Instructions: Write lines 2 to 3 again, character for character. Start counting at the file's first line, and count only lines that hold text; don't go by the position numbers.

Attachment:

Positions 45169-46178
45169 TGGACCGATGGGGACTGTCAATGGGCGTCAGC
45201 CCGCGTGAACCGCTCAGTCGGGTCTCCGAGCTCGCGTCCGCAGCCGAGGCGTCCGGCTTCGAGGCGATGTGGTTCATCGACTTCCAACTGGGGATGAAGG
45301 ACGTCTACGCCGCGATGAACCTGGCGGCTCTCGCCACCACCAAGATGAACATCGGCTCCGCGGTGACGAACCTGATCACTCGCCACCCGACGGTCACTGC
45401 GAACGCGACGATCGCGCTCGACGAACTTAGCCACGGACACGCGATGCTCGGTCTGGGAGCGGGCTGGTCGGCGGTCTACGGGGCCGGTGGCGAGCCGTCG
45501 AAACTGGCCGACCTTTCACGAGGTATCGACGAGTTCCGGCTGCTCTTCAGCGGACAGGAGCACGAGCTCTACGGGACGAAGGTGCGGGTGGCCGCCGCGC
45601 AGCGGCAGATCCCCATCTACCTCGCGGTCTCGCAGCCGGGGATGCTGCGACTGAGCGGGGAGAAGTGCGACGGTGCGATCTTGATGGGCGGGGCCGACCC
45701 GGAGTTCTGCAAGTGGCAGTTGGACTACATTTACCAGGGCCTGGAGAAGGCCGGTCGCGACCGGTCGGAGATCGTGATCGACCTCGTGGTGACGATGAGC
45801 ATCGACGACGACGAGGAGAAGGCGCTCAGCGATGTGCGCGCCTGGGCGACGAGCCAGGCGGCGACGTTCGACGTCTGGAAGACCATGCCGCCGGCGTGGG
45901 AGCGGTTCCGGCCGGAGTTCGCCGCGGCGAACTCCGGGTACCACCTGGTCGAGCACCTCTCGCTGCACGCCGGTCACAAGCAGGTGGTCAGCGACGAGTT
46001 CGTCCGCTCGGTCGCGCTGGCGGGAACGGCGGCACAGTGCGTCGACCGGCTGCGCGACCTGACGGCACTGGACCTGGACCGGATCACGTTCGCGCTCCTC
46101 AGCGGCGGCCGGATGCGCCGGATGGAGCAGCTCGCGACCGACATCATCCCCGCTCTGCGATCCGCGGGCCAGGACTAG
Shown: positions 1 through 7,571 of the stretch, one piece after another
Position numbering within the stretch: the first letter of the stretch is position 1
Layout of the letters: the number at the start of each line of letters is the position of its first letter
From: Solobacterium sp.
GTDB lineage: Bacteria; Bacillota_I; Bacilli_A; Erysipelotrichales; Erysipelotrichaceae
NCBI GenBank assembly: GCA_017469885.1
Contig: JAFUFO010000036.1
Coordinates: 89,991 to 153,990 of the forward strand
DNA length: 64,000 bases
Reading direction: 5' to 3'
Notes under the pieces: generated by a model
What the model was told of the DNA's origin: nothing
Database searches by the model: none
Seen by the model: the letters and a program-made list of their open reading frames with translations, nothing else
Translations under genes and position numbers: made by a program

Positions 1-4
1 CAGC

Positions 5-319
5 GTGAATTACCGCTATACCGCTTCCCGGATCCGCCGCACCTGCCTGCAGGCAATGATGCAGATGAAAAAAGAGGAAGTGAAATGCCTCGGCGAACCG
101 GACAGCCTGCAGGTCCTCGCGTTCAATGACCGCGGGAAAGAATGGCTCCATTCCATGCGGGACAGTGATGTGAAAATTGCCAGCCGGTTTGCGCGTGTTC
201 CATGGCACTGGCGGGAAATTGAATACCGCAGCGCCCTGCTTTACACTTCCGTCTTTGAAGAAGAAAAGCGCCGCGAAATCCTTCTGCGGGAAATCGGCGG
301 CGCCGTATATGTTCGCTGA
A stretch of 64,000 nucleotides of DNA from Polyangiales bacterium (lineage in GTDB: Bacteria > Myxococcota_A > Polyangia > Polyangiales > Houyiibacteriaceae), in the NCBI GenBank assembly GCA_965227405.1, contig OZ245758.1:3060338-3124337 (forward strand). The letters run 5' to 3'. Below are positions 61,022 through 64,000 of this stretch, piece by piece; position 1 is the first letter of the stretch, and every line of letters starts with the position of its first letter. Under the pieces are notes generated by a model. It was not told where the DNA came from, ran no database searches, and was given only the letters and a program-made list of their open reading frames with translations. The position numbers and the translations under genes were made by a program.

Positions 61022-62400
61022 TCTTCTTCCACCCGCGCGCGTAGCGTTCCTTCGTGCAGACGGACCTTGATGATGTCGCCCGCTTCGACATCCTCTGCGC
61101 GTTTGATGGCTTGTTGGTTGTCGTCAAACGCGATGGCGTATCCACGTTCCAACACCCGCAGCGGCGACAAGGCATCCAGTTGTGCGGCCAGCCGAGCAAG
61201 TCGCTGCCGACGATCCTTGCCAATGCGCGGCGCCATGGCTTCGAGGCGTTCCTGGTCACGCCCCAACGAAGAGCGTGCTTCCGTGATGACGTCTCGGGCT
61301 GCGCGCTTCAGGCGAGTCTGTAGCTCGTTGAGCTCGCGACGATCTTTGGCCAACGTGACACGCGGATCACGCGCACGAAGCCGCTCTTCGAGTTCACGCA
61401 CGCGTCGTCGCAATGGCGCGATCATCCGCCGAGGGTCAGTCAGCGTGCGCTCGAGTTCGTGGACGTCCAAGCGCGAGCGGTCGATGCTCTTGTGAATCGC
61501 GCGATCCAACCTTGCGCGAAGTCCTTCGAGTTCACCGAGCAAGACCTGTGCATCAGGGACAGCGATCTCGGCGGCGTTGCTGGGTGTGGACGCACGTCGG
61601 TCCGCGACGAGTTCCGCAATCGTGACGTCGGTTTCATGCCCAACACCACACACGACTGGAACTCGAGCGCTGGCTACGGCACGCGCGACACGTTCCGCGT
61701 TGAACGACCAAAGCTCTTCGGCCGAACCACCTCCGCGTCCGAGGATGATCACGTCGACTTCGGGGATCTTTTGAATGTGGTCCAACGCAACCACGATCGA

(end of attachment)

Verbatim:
45169 TGGACCGATGGGGACTGTCAATGGGCGTCAGC
45201 CCGCGTGAACCGCTCAGTCGGGTCTCCGAGCTCGCGTCCGCAGCCGAGGCGTCCGGCTTCGAGGCGATGTGGTTCATCGACTTCCAACTGGGGATGAAGG